Daily Family Worship

Psalm 30: A Dedication Psalm

by | Apr 19, 2024

psalm 30

The title of this composition reads, “A Psalm and song at the dedication of the house of David.” It is possible that this Psalm was intended to be sung at the building of that house of cedar which David constructed for himself when he had become a great king, and when he no longer had to hide himself from Saul in the cave of Adullam. In this light, we may observe that it is right for the believer – when moving – to dedicate his new home to the Lord. We should call together our Christian friends, and show them that wherever we dwell, God dwells; and wherever we have a tent, the Lord has an altar.

But we believe that this Psalm is chiefly referring to David’s dedication of the plot of ground where he intended the Temple to be built. Hence it was a song of faith, since David never lived to actually see this house of Jehovah being built. And it was also a Psalm of praise; for a sore judgment had just been stopped, and a great sin on David’s part had been forgiven. He had ordered a census to be taken for prideful and vain-glorious purposes (2 Sam. 24); and as a punishment, the Lord sent a destroying pestilence throughout the land. But when the Lord, in mercy, told the avenging angel to cease the slaughter of the people; David purchased the threshing-floor of Ornan, offered sacrifices to the Lord, and then dedicated that spot as the place where his son Solomon was to construct the Temple.

So we see that David had been greatly afflicted, both personally and nationally, after presumptuously imagining himself to be secure. When God’s children prosper in one way, they are generally tried in another; for there are very few of us who can bear prosperity unmingled with adversity. Even the joys of hope need to be mixed with the pains of experience – especially when comfort breeds carnal security and self-confidence in us. Nevertheless, as we see in the historical narrative (2 Sam. 24) that corresponds with this Psalm, pardon speedily followed David’s repentance, and God’s mercy was glorified! Hence this composition is a song, and not a complaint.

In the first five verses, we are taught that the great things which the Lord has done for us – both by His Providence and by His grace – bind us in gratitude to do all that we can to advance His Kingdom among the human race, although the most that we can do may only be a little. God’s saints in heaven sing to Him and openly proclaim His praises; why should not His people on earth do the same? There is not one of all His perfections that strikes more terror in the hearts of the wicked, or ministers more comfort to the hearts of the Godly, than His holiness; and it is a good sign that we are at least striving to be imitators of that holiness if we can heartily rejoice at the remembrance of it (verse 4). If we have the enjoyment of the Lord’s favor, we have enough. “His anger endureth but a moment; in his favor is life: weeping may endure for a night, but joy cometh in the morning!” (verse 5)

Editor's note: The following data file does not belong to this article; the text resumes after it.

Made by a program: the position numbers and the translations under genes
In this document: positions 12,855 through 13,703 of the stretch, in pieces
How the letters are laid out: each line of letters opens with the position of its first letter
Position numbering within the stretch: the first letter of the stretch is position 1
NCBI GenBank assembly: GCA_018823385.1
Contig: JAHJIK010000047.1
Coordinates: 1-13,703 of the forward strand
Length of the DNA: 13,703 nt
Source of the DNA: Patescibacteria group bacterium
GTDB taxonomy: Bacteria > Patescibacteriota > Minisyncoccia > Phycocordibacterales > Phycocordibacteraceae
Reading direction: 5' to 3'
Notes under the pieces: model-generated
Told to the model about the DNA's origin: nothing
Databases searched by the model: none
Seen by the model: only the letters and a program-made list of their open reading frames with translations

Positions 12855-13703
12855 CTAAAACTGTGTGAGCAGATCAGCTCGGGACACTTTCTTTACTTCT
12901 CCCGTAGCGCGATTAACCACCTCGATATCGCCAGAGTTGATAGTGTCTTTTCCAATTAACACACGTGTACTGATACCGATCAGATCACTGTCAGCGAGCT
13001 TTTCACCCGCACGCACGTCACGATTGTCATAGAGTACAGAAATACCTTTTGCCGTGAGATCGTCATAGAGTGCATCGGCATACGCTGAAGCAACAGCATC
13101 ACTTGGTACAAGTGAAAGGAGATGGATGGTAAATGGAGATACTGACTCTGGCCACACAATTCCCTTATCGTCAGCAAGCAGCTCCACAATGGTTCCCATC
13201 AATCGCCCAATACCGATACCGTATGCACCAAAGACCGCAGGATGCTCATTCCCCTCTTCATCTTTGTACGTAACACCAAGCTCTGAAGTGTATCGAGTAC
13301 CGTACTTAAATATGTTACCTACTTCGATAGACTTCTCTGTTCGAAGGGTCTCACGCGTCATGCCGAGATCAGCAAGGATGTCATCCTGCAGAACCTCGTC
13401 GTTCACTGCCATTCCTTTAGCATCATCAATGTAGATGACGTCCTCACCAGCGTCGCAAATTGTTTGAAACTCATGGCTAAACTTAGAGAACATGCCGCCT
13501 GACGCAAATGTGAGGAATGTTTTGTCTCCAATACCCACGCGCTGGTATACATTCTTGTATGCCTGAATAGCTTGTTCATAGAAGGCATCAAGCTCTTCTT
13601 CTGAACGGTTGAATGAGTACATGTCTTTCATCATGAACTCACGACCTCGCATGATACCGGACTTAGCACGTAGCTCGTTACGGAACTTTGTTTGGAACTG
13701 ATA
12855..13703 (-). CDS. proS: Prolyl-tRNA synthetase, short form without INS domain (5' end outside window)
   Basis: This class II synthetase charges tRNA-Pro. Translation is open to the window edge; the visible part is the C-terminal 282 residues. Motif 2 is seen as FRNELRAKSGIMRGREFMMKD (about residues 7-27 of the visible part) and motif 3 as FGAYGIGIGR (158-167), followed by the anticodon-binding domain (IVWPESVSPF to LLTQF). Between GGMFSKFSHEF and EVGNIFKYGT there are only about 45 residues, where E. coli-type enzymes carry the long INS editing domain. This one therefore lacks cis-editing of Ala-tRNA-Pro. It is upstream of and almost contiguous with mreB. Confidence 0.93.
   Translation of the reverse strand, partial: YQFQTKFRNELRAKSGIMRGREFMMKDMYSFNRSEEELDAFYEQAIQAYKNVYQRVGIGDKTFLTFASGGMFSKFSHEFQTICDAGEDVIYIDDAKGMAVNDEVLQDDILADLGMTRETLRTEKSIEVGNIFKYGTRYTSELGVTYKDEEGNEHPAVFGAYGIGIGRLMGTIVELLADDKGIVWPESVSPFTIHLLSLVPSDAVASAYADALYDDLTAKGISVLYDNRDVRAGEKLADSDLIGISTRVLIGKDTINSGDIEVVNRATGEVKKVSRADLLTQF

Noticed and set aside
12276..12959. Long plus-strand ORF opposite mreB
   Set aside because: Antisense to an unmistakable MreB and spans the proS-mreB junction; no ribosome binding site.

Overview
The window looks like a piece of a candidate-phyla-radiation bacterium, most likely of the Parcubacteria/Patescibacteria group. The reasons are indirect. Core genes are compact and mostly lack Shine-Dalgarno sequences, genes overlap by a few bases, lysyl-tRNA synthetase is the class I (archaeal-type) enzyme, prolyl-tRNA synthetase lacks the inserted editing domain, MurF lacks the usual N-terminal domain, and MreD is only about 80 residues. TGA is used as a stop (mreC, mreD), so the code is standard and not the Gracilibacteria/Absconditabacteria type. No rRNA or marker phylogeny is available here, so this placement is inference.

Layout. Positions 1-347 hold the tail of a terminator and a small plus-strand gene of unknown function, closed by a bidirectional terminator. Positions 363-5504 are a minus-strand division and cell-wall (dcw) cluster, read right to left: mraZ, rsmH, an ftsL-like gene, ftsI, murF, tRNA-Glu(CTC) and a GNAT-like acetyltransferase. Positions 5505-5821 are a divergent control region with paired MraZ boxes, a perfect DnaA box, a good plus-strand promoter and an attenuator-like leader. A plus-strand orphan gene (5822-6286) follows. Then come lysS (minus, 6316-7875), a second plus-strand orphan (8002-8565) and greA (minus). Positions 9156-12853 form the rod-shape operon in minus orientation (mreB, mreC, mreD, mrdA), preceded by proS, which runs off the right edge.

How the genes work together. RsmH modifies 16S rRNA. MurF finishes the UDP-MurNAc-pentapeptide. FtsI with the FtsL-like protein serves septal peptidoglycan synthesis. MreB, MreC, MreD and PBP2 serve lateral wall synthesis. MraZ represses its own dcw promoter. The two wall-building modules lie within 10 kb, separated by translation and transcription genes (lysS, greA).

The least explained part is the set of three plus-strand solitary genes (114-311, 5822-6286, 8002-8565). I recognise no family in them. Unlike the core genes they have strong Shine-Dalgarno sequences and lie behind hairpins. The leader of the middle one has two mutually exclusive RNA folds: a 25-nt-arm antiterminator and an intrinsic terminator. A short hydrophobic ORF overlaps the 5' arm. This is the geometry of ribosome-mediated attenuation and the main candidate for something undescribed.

In the remaining verses (6-12) of this Psalm, we learn how prone we are – when things are well with us – to imagine that that they will always be so. When we realize this mistake, it is fitting for us to think with shame upon our foolish carnal security, as David did. If the Lord hides His face, a person who is truly His child will be very greatly troubled; and with the Holy Spirit’s influence, this will be enough to make him or her seek Him again, and relinquish any trust that they may be placing in the things of this world. It would be even greater folly to turn away from Him even further in such a case! Let us pray to Him for grace to learn how to cry out to Him and seek His face, even when we find ourselves in the dark. The sanctified heart, which returns to God, shall praise Him; and it shall continue to praise Him. The services of the Lord’s house cannot be performed by the dust; the grave is the land of silence; and so we do right to ask the Lord for life, so that we may live to praise and thank His name. In due time, He will deliver us out of all our troubles and turn our mourning into happiness, just as He did in the Psalmist’s case. Therefore, it is only fitting that our tongues should be employed in giving glory to His name – persevering in praise until the end of our days, when we shall enter that world where praise shall be our everlasting work and joy!

Lord Jesus, we repent of times when we have become guilty of indulging in carnal security and boasting that we shall never be moved. But we also give You thanks that You do not leave us in our state of carnal security; for although You seem to turn away Your face from us, it is only for a moment so that we may come to ourselves, relinquish our trust in the things of this world, and seek You again! Amen.

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